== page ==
EUROPE: Cutting Red Tape

The policies on stem cell research also remained fragmented in Europe. Swiss voters approved a law allowing research on stem cells extracted from surplus embryos, while France's National Assembly passed legislation permitting embryonic stem cell research that will likely take effect this spring. Spain's new socialist government also took steps to support embryonic stem cell research in that country. Stem cell researchers from 14 European countries, along with Israel, formed the European Stem Cell Network to foster collaboration, and the EU's new commissioner for science and research voiced support for embryonic stem cell research.

But for German researchers, restrictions remained. In a US-style compromise under the country's Embryo Protection Law, researchers are limited to working with existing stem cell lines imported from other countries. They are not permitted to develop their own lines for research.

Momentum also built last year for the formation of a European Research Council (ERC), which supporters hope would provide a funding source for basic research independent of EU bureaucracy. In the interim, individual countries strengthened existing international networks for life science research or built new ones, with the help of EU cash. Scanbalt, formed in 2001 by 11 northern European countries to link 67 universities and 900 biotech and life sciences companies, won €1 million in EU funds and plans to use the cash to help improve its effectiveness.

Twelve European nanotechnology institutes formed a new group, called Frontiers, with the help of €5 million from the European Union. Additionally, 24 bioinformatics groups from 14 countries received €12 million to develop a virtual institute for research on genome annotation, as well as a school for bioinformatics training, to be called the BioSapiens Network of Excellence in Bioinformatics.

The European Union's research funding program, the Sixth Framework Programme for Research and Technological Development (FP6), has been roundly criticized for its burdensome grant-making process. For the first time, the EU sought comment from the scientific community in the formation of FP6's successor, which would fund research from 2007 to 2013. European life scientists are hopeful, but skeptical, that this gesture could ultimately make for a more streamlined grant process.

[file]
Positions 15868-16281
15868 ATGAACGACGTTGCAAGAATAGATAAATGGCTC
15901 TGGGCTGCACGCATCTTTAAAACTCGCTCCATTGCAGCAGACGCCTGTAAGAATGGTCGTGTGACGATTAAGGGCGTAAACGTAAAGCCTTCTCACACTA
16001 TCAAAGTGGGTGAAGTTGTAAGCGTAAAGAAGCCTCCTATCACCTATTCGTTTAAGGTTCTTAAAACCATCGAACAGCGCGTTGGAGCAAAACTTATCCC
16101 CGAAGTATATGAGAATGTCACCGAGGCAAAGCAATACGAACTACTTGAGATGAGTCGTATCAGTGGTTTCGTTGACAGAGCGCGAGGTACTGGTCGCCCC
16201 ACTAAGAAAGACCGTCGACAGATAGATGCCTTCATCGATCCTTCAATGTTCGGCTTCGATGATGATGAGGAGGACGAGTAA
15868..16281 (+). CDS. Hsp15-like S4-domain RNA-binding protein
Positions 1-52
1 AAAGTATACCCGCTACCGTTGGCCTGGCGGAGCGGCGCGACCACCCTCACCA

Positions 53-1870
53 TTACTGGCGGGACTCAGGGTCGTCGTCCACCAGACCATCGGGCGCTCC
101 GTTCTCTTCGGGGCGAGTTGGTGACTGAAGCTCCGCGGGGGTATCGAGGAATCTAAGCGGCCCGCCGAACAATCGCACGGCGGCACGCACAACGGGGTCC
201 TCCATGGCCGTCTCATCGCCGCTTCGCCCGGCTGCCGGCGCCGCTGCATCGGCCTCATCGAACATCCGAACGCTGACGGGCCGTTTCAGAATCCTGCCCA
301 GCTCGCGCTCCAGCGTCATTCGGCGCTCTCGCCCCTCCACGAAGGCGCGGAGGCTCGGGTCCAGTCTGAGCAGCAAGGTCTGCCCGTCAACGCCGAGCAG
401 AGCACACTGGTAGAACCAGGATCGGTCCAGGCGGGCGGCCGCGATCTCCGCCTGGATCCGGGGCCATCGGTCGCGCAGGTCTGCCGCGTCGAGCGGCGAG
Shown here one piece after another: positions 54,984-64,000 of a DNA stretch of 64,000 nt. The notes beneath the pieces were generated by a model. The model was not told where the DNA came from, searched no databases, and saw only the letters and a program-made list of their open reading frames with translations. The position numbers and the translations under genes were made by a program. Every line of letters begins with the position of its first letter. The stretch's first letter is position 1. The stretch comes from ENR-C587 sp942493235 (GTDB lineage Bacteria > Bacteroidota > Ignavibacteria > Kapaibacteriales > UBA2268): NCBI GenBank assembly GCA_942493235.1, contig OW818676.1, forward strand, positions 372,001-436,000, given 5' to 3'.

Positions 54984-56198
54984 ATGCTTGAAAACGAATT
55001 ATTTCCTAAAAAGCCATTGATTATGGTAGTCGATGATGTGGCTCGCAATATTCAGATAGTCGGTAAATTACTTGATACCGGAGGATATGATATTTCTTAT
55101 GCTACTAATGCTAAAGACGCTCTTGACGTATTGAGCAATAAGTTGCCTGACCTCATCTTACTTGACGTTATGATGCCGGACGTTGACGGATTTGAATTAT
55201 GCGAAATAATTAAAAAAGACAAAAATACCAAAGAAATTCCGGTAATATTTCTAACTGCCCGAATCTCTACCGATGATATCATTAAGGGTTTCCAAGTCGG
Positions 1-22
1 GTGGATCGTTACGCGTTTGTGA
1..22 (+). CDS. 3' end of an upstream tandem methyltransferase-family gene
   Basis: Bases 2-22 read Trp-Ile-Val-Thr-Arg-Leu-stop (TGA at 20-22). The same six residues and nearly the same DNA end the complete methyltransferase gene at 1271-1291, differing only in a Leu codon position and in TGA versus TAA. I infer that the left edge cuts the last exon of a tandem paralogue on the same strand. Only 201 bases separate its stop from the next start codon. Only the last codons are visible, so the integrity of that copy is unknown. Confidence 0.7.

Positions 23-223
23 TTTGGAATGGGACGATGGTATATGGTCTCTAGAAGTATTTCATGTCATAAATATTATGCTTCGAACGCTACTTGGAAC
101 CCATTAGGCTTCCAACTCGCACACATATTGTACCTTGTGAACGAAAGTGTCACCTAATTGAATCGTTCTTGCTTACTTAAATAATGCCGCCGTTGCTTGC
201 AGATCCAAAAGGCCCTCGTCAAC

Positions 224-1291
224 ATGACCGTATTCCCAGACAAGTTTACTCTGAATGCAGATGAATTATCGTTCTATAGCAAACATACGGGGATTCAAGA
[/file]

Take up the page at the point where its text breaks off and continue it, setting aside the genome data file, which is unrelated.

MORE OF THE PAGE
Janez Potocnik, who replaced Philippe Busqin as the EU commissioner for science and research in November, says he supports a simpler grant-making system. Potocnik calls for doubling FP7 funding to €13 billion and voices strong support for an ERC.

"We are moving in a totally different way. Never before has the scientific community been so involved in making sure this will happen," says Julio Celis, president of the European Life Sciences Foundation. The European Commission is set to review a proposal for the ERC on April 20.

The planned doubling of FP7 funding, as well as the inclusion of two platforms specifically devoted to biotechnology, "gives some hope for the future," says Johan Vanhemelrijck, secretary general of EuropaBio, the European Association for Bioindustries. Another positive step, he adds, is an initiative to reduce bureaucracy and fees involved in accession to the European Medicines Agency, making it easier for smaller companies to develop drugs.


Barriers remain to so-called green biotechnology, Vanhemelrijck says. Although the European Union accepted about 20 genetically modified (GM) crop products last year, he adds, all were grown outside Europe. "That is a big hindrance, because how can you stimulate industry to investment in research if in fact the products are not accepted here for cultivation." Another hindrance, he adds, was the European Union's failure to adopt a Europe-wide patent this year. "The patenting process stays burdensome, complicated, and very expensive."

At the national level, the United Kingdom announced a 10-year plan to boost R&D spending to 2.5% of its gross domestic product in 2014, compared to the current 1.9%. Ian Gibson, a Labour Member of Parliament and chair of the House of Commons' Science and Technology Select Committee, notes that financial concerns have led some universities to close their chemistry departments, and it is feared that other scientific departments will follow.

Gibson and his colleagues took steps to protect UK researchers after Cambridge University dropped plans to build a primate lab. The university came under threat from animal rights activists, and similar threats stalled efforts to construct a larger animal facility at Oxford. Parliament amended existing legislation to create a special police unit and network of prosecutors to cope with demonstrators, and wrote a new law banning protests at an individual's home.

The UK Medical Research Council announced a reform of its grants system, phasing out the Cooperative Grants that critics said only fostered copycat research. Instead, it has instituted New Investigator Grants to support innovation.

CHINA: Bamboo Shoots after Rain

This year saw a number of positive developments in Chinese science, as the nation's booming economy allowed the government to continue to pump money into infrastructure and international cooperative efforts. The Knowledge Innovation Program, launched in 1998, has strengthened living and working conditions to the point where many young Chinese scientists are choosing to stay at home to work rather than looking for opportunities overseas.

The size of China's economy is one-eighth that of the United States, so the amount of money involved is relatively small, but rising fast. "Often scientists are reacting to the slope of the curve; the slope there is steeply rising," says MIT's Desimone, who is an advisor to the new Beijing MRI Center for Brain Research.

Money alone won't be enough to foster first-class science in China, notes the NICHD's Lu, who is also an advisor to China's Ministry of Science and Technology. Lu helped to establish an independent peer-review system last year for grant proposals to China's National Science Foundation covering basic life sciences research. The peer-review process was extended to medical research projects last year. Lu says he hopes other major government sources of research in China will adopt a similarly fair and transparent system. He notes the persistence of corruption and "behind-the-scenes" maneuvering in the awarding of funds.